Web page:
‘An Awesome Wave’ was the best album to come out of the UK in the last decade, earning them the Mercury Music Award and a shedload of exposure which saw overinflated hype on their second effort. As often happens in such circumstances, the album failed to live up to its predecessor, though it was probably a victim of its own anticipation. Ignore the obvious drop-off in quality in comparison to their debut and you still have a very fine album.
The first offering is so chock-full of great songs embellished with fantastic lyrics that you can’t really go wrong; on the second, ‘Hunger of the Pine’ and ‘Warm Foothills’ (featuring guest vocals from alt rock legend and hipster forerunner Conor Oberst of Bright Eyes fame) are good places to sink your teeth into.
Essential Album(s): ‘In the Evening Air’ (2010), ‘On the Water’ (2011), ‘Singles’ (2014)
“People change, even though some people never do // You know when people change // They gain a piece but they lose one too // Because I’ve been hanging on you.”
The lead singer of Future Islands, Samuel T. Herring, is quite an interesting character. Though his onstage persona is (presumably) an act and his image a striking one, you’d probably be harder pushed to find someone more removed from the hipster movement.
Favouring black t-shirts and plain jeans, the man lunges, Russian dances and gesticulates his way around the stage, throwing in the odd throat rasp for good measure. In fact, his smooth moves even became quite the talking point on the Jimmy Kimmel show in the States.
Quite apart from his eye-bulging appearance and ludicrously good rhythmic cavorting, Future Islands are also a laudably prolific and consistent band. All three of the albums named above don’t contain a single bad track on them, and though they may be guilty of being a little ‘samey’, the constantly high quality level of music on them is not to be underappreciated.
Essential Album(s): ‘In the Pit of the Stomach’ (2011), ‘Unravelling’ (2014)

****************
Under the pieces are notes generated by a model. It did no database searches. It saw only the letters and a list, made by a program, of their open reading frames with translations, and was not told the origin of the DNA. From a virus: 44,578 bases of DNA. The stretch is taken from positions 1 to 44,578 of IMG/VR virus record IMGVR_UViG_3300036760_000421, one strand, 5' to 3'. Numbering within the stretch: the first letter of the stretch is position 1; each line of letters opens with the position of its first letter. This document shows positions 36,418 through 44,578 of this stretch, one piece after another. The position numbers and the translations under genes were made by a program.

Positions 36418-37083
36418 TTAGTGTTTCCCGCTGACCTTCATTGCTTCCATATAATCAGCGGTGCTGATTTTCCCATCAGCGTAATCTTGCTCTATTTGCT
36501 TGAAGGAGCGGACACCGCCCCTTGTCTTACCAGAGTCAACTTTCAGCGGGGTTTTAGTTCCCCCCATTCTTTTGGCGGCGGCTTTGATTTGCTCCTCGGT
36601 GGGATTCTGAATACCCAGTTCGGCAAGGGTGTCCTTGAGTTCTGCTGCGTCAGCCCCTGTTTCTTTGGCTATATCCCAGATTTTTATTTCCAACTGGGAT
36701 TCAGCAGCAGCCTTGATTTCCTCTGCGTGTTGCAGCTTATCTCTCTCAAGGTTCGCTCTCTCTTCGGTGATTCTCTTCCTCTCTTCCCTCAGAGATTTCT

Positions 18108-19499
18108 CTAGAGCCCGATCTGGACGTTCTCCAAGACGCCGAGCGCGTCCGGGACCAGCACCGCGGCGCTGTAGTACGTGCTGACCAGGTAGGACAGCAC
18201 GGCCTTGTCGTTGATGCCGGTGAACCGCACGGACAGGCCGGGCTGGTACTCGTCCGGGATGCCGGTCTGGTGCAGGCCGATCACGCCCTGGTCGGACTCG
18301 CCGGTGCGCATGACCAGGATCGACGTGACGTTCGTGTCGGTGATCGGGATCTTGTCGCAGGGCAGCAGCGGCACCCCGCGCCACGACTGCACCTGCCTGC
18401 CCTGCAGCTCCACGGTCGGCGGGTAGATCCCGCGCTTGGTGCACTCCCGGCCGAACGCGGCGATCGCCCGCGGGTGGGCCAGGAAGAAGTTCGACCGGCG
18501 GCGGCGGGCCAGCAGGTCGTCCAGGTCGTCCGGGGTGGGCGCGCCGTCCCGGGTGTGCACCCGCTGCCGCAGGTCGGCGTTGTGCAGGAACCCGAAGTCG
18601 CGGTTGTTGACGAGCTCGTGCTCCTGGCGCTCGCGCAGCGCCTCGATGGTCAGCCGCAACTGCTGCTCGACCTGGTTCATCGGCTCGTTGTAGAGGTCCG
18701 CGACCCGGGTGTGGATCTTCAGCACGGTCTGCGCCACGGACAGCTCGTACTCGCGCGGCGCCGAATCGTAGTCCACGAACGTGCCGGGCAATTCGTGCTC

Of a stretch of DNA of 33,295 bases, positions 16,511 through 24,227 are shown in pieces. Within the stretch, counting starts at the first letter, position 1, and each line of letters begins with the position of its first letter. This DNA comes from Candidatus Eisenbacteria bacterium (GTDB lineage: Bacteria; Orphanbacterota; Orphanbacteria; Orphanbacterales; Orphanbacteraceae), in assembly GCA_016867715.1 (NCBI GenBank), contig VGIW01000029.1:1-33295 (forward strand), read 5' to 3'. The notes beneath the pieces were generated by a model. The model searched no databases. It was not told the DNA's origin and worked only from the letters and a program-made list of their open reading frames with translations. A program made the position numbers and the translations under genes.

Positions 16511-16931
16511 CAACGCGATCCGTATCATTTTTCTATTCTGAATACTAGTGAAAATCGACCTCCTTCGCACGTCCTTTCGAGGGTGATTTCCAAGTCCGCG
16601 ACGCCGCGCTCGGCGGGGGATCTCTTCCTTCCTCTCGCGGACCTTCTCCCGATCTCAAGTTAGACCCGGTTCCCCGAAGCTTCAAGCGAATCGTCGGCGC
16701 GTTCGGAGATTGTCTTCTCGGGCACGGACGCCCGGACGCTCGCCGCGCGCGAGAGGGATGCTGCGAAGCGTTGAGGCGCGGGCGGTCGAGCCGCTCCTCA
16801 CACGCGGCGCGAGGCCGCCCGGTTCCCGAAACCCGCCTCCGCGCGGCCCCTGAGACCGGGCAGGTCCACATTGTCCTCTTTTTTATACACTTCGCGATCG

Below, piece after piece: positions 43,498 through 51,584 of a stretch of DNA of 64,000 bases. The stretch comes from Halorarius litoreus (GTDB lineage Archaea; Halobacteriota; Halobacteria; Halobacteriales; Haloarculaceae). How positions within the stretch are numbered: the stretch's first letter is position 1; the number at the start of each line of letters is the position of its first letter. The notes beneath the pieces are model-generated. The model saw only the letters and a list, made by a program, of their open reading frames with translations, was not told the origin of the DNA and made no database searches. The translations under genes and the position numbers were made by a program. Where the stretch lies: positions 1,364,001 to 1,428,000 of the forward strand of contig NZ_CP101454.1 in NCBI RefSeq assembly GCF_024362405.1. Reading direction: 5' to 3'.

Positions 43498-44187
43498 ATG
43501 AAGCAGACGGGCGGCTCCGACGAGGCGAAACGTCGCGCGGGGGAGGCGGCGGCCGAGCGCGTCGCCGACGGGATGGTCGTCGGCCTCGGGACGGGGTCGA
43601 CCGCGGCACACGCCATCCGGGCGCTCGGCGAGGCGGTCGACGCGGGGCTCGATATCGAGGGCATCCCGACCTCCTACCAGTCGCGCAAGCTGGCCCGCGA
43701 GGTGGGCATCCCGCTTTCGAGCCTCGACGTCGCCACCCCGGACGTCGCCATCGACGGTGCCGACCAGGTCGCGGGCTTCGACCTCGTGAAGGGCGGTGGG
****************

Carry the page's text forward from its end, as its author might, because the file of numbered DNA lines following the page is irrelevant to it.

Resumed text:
“We act alone // We act on impulse // And all this talk of death // Has really brightened up my week.”
In addition to having perhaps the best band name in history, this Scottish four-piece from Edinburgh are also an incredibly unassuming and unpretentious bunch. They set out their stall with the compelling 2009 debut, ‘These Four Walls’, which enjoyed significant airtime on the radio and in television shows in the States – more so than in their native UK, in fact.
Following up on that success was no mean feat, but the band managed to pump out not one but two albums in the next five years, with both offering the same raw dynamism of the initial album but adding something different. From the second album, ‘Act on Impulse’, ‘Sore Thumb’ and ‘Human Error’ are the obvious choices for a first listen, while ‘Peace Sign’ and ‘Moral Compass’ are perhaps the most accessible from the most recent effort.
Perhaps this preoccupation with the overriding image of the 2010s says more about me than it does about the artists – in any case, it certainly backseats the most important point at play here: the music. Fixating on fixie bikes neglects the chance to highlight some of the other fantastic alt rock bands who burst through in this period, including the laid-back, plaintive kids from Parquet Courts, who have released an impressive five albums in almost as few years. Drenge and Beach Slang also swanned onto the scene in the last few years, blending punk and grunge in an interesting new blend of noise.
More established acts coming back with yet another effort in this time include Nick Cave, Paul Weller, Sonic Youth and Dinosaur Jr, while Johnny Marr branched out on his own for the first time with a brace of two solo albums.
Who am I missing?
Moustachioed or not, drop them in the comments section below.